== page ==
Global Volunteers, Cook Islands


Let me introduce you to Global Volunteer’s Vaca 139. Why “Vaca”?  Because it is the Maori word for boat, and  it serves as a reminder that we are all in the same boat–we’re in this together.

The 139 is self explanatory:  we are the 139th group of Global Volunteers to serve in Rarotonga. Of Vaca 139’s ten volunteers, six have been here before, which speaks volumes about this assignment. Half of the group will be staying for two weeks.  I am one of the five that opted for three weeks.

Standing:  Dave, Larry, Willy Middle: James, Lynda, Shelley, Bud Front: Robyn, Patrick, Sally, Niki

Standing: Dave, Larry, Willy
Middle: James, the country manager,  Lynda, Shelley, Bud
Front: Robyn, Patrick, Sally, Niki

So what were we going to do during our stay?  Larry and Sally split their time between the prison and the high school.  When she was not in jail, Sally was a one woman “beautifier”, sprucing up the exterior of Tereora College.  She was leaving HER mark in flowers, while Larry, a former math teacher, gave his students practical skills, such as learning how to calculate nutritional values and convert celsius to fahrenheit.

Robyn and Dave worked in Titikavaka College. Bud, an Ob/Gyn, returned to the hospital to offer his assistance, and Lynda worked with the Ministry of Education, developing plans for special needs children.

Willy and Niki, Patrick and I were delighted to be assigned to an elementary school.  Papa Patrick, an artist from Florida, very thoughtfully brought along a suitcase full of watercolors and paper.  He spent the first two of the three weeks at the school, helping the children make cards; the last week he taught disabled adults at the Creative Center with Lynda.

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Uncle Willy worked with the third graders during class time.

Uncle Willy with the third grade class.

Uncle Willy with the third grade class.

Can you see why it required more than one attempt to photograph THIS group?

Can you see why it required more than one attempt to photograph THIS group?

Once the drums started beating (yes, that’s right–there are no bells, there are drums that mark the start and finish of school periods) he was out in the field, playing soccer with boys of ALL ages, regardless of the heat and humidity.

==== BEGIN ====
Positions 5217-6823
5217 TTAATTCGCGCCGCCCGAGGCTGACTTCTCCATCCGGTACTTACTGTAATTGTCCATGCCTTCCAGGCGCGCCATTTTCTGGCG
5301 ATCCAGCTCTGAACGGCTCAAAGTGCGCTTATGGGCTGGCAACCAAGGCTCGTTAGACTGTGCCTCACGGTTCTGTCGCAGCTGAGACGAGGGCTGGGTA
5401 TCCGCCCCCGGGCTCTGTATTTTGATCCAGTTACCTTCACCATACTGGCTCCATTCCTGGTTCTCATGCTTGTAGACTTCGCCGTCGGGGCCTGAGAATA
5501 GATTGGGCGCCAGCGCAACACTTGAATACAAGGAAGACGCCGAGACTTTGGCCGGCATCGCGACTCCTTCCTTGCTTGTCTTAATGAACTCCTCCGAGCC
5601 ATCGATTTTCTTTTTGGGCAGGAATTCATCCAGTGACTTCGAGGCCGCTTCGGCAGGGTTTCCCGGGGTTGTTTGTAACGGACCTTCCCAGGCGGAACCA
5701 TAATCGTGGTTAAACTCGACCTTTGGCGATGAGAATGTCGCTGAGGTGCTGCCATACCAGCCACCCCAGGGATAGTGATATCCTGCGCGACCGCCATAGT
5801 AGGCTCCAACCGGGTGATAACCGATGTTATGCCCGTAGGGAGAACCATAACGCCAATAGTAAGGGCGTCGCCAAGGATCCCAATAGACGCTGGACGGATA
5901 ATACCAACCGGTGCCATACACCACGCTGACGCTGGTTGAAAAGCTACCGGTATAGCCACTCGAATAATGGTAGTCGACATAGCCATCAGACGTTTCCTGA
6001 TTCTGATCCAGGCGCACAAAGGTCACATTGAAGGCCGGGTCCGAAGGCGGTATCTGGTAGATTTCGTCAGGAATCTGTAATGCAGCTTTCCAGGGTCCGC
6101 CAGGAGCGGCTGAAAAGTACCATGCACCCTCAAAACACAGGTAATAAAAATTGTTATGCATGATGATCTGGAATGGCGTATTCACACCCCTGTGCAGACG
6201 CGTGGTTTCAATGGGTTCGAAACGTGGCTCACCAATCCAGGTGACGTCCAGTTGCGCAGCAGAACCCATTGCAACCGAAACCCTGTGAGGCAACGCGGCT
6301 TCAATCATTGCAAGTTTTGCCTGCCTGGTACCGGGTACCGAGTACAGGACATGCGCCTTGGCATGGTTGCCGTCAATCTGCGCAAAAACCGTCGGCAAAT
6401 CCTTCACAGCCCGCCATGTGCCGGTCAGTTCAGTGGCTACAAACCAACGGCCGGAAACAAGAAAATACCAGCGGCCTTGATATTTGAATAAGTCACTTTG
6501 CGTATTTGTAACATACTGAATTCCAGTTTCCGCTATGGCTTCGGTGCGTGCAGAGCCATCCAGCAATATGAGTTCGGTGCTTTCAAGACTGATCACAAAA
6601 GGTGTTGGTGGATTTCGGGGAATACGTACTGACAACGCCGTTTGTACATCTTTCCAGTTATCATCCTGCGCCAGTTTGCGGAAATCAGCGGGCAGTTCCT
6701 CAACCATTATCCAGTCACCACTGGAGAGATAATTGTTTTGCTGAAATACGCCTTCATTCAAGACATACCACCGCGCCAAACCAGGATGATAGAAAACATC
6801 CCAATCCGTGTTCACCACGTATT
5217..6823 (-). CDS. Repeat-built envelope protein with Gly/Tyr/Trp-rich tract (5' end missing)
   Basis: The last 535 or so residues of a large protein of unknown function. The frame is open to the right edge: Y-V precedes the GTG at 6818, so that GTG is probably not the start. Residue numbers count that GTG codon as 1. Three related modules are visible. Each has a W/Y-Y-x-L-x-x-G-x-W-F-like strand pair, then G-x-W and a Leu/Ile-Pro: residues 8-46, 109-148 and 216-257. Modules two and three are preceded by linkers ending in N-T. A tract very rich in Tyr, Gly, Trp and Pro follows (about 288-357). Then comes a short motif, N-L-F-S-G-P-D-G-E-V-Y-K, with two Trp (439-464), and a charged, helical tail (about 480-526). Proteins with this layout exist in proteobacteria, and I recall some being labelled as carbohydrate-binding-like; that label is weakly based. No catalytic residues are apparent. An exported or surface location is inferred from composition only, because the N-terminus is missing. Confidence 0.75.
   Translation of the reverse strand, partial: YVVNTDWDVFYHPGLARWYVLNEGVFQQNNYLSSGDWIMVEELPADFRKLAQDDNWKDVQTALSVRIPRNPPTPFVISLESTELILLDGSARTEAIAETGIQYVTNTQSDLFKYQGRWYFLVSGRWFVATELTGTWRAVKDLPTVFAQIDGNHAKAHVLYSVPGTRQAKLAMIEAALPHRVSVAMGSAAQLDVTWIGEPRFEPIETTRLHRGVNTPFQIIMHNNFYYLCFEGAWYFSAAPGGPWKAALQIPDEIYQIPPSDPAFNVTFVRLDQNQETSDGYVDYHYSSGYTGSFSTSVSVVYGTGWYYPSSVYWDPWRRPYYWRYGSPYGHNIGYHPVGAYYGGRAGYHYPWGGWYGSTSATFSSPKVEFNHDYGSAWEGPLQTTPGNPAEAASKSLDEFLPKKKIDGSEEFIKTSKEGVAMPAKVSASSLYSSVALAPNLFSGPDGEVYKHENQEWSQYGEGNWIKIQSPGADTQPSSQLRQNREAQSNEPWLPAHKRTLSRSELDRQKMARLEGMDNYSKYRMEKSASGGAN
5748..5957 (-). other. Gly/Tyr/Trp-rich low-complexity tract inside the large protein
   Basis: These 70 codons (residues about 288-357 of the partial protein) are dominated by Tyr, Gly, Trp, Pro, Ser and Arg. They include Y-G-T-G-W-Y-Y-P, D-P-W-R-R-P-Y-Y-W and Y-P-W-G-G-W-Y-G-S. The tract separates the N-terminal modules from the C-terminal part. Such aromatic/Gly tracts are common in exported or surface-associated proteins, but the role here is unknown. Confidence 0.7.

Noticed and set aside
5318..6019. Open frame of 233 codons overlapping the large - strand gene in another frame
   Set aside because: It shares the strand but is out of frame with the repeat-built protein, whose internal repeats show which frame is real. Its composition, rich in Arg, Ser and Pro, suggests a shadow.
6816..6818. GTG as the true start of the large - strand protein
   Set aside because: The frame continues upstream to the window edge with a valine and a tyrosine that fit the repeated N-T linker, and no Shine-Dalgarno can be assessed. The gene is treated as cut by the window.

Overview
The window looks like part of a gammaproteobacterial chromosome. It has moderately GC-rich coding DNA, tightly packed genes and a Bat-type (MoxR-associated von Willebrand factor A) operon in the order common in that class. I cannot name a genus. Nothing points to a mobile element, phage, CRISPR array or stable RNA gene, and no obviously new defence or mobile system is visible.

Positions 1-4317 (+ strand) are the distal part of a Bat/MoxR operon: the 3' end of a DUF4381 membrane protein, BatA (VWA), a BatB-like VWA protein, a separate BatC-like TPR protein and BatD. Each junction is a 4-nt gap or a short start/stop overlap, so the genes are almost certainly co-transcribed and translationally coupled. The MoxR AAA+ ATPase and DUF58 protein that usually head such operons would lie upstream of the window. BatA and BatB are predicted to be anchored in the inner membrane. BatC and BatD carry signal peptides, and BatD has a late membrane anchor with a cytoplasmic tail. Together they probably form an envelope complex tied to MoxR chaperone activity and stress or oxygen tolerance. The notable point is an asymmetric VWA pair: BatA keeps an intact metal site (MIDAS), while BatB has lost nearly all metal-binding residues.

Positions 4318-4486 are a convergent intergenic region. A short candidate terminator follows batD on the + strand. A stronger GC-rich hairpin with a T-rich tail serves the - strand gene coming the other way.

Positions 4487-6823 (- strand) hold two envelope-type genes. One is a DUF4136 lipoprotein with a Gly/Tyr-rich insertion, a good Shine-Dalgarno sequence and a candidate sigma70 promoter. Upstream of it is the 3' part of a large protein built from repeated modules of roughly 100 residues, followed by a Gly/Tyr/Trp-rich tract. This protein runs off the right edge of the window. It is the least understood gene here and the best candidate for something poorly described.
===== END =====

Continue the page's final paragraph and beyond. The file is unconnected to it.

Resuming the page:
Time to get into your classroom!

Time to get into your classroom!

If you would like a more vivid drumming experience, Just click on this YouTube link.

Niki and I preferred more sedentary (and cooler) ways to interact with the children during “free” time.  During the school day, she worked one on one with fourth and fifth graders.
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My first week was spent helping out in the office.  Their secretary had abruptly quit right before we arrived, leaving a mountain of unfinished paperwork.  A basic principle of Global Volunteers is that you do whatever you are asked to do, so I got busy copying, doing excel spreadsheets, data entry, and report cards.   James figured that my years in the insurance industry would mean I was good at office work.  I didn’t bother to tell him that wasn’t quite what I did, and once I left the world of paid employment, I said goodbye to PCs to become an Apple devotee.  I was shocked at how much windows and excel had changed in just a couple of years!  Fortunately, speed was not important, and I was able to figure it out–although the copy machine WAS a bit of a struggle.

The best part of my assignment was I shared the principal’s office, so I got to know this warm, gracious, interesting woman. Because she had recently married, she generously shared her wedding photos and the stories about people in them, her extended family.

In the principal's office

Engia, the principal, and her new secretary

Of course, I was able to take several breaks during the day to play and read with the children, who LOVED to have their photos taken, AND to take photos.   Here are a few schoolyard shots.

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Stay tuned for the next post–the coronation!

6 thoughts on “Global Volunteers, Cook Islands

    • Hi Debby, It’s great to hear from you. Mike was so glad he had you and Lawrence to travel back with! I heard from Cheryl and Mel who both said that the New Zealand part of the trip was far better than Australia, for a number of reasons. Seems we made the right choice! I’m still working my way through mail, email and photos. I really liked the ones that Lawrence sent me–that was so thoughtful of him!

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  1. Thank you for sharing your blog Shelley. It was an amazing experience and you captured it well and described it well. We miss you and hope you have a happy holiday.
    “Uncle” Willy

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  2. Shelly- Shannon and I (Mexico) are leaving for the Cook Islands tomorrow!! I am just reviewing
    your comments. Thanks for the heads up, Leslie

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    • Leslie, how wonderful to hear from you. You and Shannon are going to love the Cook Islands. If one of you decides to blog about the experience, please let me know. It would be fun for metro share in your experiences.

      The trip to aitutaki was amazing and well worth the cost.

      Sent from my iPhone

      >

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